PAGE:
In reversing certification, the First Circuit rejected the district court’s position that it would be appropriate to remove uninjured class members post-judgment during the claims administration process. As the court explained, to move the adjudication of injury-in-fact to the claims administration process would deprive the defendant of its fundamental Seventh Amendment right to a trial by jury on all of the elements of the plaintiffs’ causes of action. Moreover, the defendant had introduced substantial evidence showing that identifying the uninjured class members would require precisely the sort of individualized inquiries antithetical to both the predominance and superiority requirements of Rule 23(b)(3). As a result, the court reasoned that class certification would be inappropriate. The court distinguished its Nexium decision for two reasons: (1) unlike in Nexium, in Asacol a more than “de minimis” number of class members were uninjured; and (2) unlike in Nexium, in Asacol the defendant came forward with substantial evidence both of the number of uninjured persons and the difficulty of proving injury on a class-wide basis – and made clear that it intended to present that evidence at trial.

There are several important takeaways for class action defendants in courts that follow the Asacol rationale:

1. Asacol’s impact will likely be broader than antitrust cases. Although there is some language in the Asacol opinion that purports to limit its holding to antitrust or similar claims, in which “injury in fact” is an affirmative element of the cause of action, Asacol will likely have a much broader application. That is because Article III itself requires that every federal plaintiff have suffered an “injury in fact” to have standing to recover in federal court, and it is unlikely that the current Supreme Court will allow Rule 23 to serve as an end-run on that constitutional requirement.

2. Defendants should introduce evidence at class certification concerning the number of uninjured class members and the difficulty of identifying them. Asacol reinforces the importance to class action defendants to introduce substantial evidence at the class certification stage of the number of uninjured absent class members and the difficulties in proving injury on a class-wide basis. Although plaintiffs bear the burden of proving that the requirements of Rule 23 have been met, as a practical matter, defendants will likely have to level a genuine challenge to allegations of injury in fact and to the plaintiffs’ ability to prove injury on a class-wide basis to defeat class certification because of the presence of uninjured class members. Speculation or unsubstantiated theories that the class may contain uninjured persons probably won’t cut it. Expert testimony will often be required to meet this practical burden.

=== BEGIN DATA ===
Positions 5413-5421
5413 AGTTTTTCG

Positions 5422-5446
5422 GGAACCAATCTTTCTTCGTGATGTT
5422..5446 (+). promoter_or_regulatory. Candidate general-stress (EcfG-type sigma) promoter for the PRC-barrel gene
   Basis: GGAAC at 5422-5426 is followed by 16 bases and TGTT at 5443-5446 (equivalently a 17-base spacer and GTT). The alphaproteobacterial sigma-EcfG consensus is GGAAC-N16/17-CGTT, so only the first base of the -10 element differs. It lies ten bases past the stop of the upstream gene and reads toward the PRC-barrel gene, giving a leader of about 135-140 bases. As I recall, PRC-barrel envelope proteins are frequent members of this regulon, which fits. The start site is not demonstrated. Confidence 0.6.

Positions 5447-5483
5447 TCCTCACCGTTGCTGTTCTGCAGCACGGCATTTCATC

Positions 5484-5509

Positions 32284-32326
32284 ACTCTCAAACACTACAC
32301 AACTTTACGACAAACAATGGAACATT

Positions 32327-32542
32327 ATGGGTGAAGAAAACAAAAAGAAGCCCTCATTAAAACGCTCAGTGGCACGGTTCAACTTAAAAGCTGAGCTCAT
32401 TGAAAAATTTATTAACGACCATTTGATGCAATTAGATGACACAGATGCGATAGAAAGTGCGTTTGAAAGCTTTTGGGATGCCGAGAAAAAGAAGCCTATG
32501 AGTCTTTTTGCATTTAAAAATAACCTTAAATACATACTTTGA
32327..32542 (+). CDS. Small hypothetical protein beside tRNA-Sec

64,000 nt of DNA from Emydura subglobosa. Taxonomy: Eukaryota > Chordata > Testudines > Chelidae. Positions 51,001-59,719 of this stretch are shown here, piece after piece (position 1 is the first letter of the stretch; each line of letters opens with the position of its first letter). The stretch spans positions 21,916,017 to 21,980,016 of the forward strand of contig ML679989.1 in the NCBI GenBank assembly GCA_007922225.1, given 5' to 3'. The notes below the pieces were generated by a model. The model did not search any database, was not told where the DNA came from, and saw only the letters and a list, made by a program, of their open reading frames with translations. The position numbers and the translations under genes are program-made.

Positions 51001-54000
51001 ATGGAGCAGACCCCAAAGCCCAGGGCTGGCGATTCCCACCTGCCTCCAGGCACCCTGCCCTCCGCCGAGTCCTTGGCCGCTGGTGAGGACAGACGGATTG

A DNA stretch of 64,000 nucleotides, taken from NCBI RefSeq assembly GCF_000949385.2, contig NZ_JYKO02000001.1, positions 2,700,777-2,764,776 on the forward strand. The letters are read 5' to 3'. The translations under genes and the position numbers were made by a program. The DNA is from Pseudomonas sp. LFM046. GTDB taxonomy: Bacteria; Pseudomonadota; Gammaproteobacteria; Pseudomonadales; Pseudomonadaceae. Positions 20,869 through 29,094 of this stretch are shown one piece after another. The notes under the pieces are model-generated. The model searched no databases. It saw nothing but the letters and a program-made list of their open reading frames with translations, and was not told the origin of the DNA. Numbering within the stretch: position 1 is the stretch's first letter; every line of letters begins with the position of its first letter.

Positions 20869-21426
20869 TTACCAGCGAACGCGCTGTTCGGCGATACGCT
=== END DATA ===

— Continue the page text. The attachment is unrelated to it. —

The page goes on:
3. Consider challenging certification even where the number of uninjured class members seems de minimis. One of the stated bases for the court’s decision in Asacol was the fact that the number of uninjured class members was not de minimis. As the court explained, it would have had far fewer concerns if the class had contained just a few uninjured members who could have easily been “picked off” by the defendant “in a manageable, individualized process at or before trial.” This seems to us to be a point of internal inconsistency in the court’s rationale. The Seventh Amendment does not have a “de minimis number of litigants” exception, yet the First Circuit’s approach arguably still seems to.

Assuming the de minimis exception continues to survive to some degree, this does not necessarily mean that defendants should not challenge certification where it appears that only a de minimis number of class members were uninjured. Most importantly, to the extent a court adopts a procedure that contemplates identifying and removing the de minimis number of uninjured class members post-judgment, we believe, as the First Circuit seemed to also conclude, that such a procedure would violate the Seventh Amendment, the Rules Enabling Act, and Article III, none of which have a de minimis exception. We think it likely that the Supreme Court will soon make that clear, perhaps even in a petition for certiorari in this very case should one be filed.  Therefore, we recommend persistently raising and preserving the argument that certification of a damages class is inappropriate unless each and every class member has suffered injury. Unless a class defendant makes that argument, it may be deemed to have forfeited its Seventh Amendment rights, given that those rights can always be waived.

In addition, even if the court attempts to mitigate Seventh Amendment concerns by adopting a process that would allow the jury to identify the uninjured persons at trial, that still does not necessarily mean that class certification would be appropriate. On the contrary, if the process by which uninjured persons are identified would require highly individualized—and likely unmanageable—factual inquiries, then Rule 23(b)(3)’s predominance and superiority requirements might be defeated. That arguably was the case in Asacol, where injury turned on an individualized, subjective inquiry of each putative class member’s purchasing decisions.